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Plan Your Évora and the Alentejo Vacation

The Alentejo, which means "the land beyond the Rio Tejo" (Tagus River) in Portuguese, is a vast, sparsely populated area of heath and rolling hills punctuated with stands of cork and olive trees. Here you’ll find a wide variety of attractions—from the rugged west-coast beaches to the Roman and medieval architecture of Évora, and the green northern foothills dotted with crumbling castles that form the frontier with Spain.

Portugal is the world's largest producer of cork, and much of it comes from the Alentejo. This industry is not for people in a hurry. It takes two decades before the trees can be harvested, and then their bark can be carefully stripped only once every nine years. The numbers painted on the trees indicate the year of the last harvest. Exhibits at several regional museums chronicle this delicate process and display associated tools and handicrafts.

The undulating fields of wheat and barley surrounding Beja and Évora, the rice paddies of Alcácer do Sal, and the vineyards of Borba and Reguengos de Monsaraz are representative of the region's role as Portugal's breadbasket. Traditions here are strong. Herdsmen tending sheep and goats wear the pelico (traditional sheepskin vest), and women in the fields wear broad-brim hats over kerchiefs and colorful patterned dresses over trousers. Dwellings are dazzling white; more elegant houses have wrought-iron balconies and grillwork. The windows and doors of modest cottages and hilltop country montes (farmhouses) are trimmed with blue or yellow, and colorful flowers abound. The best time to visit the Alentejo is spring, when temperatures are pleasant and the fields are carpeted with wildflowers. Summer can be brutal, with the mercury frequently topping 37°C (100°F). As the Portuguese say, "In the Alentejo there is no shade but what comes from the sky."

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Top Reasons To Go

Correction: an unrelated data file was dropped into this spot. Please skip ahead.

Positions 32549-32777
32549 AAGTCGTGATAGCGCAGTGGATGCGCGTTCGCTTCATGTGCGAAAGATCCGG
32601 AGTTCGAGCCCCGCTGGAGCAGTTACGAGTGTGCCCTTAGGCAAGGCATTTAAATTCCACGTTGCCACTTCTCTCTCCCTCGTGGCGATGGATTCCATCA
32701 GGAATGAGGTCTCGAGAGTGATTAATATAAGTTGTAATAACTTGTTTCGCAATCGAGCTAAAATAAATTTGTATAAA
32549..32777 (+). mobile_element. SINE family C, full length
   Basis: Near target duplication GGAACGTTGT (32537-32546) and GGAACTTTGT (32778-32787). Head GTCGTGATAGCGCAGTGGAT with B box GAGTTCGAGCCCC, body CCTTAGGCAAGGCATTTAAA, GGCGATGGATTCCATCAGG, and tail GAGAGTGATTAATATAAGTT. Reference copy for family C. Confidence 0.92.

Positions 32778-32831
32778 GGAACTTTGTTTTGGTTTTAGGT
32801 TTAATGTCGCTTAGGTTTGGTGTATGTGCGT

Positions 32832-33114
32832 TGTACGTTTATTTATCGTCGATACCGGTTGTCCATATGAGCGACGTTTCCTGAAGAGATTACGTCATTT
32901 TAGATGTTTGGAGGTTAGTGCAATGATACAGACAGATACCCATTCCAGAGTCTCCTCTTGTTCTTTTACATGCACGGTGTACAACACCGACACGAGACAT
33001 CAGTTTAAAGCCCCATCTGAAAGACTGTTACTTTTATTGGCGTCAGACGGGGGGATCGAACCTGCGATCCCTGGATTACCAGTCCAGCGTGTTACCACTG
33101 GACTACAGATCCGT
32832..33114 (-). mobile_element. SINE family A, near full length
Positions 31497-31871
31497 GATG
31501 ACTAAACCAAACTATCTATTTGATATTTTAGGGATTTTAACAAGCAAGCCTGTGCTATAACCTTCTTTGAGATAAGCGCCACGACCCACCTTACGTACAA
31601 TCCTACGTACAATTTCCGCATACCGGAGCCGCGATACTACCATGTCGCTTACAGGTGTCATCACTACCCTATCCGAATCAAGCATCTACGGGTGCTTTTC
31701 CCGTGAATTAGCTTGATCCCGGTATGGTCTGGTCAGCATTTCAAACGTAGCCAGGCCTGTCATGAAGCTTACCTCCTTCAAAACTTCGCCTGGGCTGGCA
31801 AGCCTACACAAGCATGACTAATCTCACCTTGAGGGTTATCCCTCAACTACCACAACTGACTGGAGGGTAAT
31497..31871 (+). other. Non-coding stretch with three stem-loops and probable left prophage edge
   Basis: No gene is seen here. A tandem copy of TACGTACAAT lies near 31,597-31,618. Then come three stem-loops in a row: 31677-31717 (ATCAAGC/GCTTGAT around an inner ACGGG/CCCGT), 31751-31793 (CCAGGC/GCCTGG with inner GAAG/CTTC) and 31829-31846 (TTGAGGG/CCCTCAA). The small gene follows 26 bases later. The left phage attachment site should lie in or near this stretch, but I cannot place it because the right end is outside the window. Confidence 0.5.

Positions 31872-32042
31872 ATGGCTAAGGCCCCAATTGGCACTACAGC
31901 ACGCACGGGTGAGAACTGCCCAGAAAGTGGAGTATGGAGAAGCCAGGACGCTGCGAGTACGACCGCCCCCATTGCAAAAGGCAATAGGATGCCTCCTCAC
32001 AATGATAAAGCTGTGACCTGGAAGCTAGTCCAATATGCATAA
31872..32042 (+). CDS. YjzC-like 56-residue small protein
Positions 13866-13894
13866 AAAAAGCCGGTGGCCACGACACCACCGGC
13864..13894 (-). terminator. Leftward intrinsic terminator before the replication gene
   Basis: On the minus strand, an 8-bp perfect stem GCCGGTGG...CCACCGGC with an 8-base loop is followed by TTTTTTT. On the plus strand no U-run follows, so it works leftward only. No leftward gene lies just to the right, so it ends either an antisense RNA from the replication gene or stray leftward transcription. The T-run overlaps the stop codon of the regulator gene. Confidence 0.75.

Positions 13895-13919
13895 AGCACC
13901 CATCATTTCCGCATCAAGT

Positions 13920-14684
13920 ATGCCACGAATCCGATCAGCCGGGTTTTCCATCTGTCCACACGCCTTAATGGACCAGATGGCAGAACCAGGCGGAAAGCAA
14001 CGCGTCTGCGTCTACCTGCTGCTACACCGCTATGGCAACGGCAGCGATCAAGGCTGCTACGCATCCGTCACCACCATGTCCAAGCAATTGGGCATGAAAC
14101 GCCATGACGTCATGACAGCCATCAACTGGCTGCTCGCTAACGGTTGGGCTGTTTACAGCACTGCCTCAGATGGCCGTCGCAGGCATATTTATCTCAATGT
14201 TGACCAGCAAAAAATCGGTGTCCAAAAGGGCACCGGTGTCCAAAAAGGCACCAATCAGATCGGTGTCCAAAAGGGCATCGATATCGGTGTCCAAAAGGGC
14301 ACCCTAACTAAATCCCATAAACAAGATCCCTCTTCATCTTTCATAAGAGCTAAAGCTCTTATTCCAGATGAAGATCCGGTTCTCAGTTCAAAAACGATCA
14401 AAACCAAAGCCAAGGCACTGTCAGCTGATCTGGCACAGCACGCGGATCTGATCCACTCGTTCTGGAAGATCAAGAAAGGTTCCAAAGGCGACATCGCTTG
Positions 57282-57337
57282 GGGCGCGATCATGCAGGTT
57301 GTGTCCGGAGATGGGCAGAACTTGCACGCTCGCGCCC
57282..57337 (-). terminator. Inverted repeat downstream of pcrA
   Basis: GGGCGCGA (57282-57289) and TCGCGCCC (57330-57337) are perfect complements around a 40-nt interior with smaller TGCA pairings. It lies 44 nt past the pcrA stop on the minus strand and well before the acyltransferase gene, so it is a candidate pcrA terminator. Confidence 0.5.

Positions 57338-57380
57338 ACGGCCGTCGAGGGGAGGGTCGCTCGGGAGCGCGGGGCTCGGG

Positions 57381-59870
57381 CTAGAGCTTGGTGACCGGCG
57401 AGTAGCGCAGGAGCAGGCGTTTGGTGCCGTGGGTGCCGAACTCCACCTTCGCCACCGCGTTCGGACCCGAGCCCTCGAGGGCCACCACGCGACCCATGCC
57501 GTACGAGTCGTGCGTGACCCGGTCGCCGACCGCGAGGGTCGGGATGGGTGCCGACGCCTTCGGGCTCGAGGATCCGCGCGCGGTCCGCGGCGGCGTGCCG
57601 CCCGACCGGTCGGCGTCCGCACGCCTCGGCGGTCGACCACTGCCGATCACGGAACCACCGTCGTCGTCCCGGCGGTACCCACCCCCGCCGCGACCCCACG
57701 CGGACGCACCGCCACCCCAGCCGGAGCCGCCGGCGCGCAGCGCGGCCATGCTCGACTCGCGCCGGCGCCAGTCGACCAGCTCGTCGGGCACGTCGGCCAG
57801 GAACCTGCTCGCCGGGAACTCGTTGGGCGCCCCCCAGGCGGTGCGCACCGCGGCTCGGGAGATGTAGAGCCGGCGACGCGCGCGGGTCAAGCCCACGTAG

1. Travel back in time. Wander amid megaliths erected 2,000 years before Stonehenge, Roman ruins, Moorish forts, and medieval monasteries in the province where Portugal’s history is best preserved.
  2. Wide open spaces. With a third of Portugal’s land area and only a 20th of its population, Alentejo offers pristine open space even in one Europe’s smallest countries. Stand atop a well-preserved medieval fortress and gaze out at undulating cork and wheat fields on every horizon. Even the more densely populated coastline has all of the Algarve’s charm with none of its tourists.
  3. Traditional rural festivals. From Portuguese-style flamenco along the border with Spain to autumn chestnut roasts in northern hill-town squares, and sardine festivals on the coast, every weekend offers another reason to celebrate in rural Alentejo.
  4. Food and wine. Alentejano cuisine is considered Portugal’s best, with centuries-old farming practices that were organic long before it was trendy. The highlight is porco preto, free-range black pigs that graze on acorns under Alentejo’s ever-present cork trees.

When To Go

When To Go

Spring comes early to this part of Portugal. Early April to mid-June is a wonderful time to tour, when the fields are full of colorful wildflowers...

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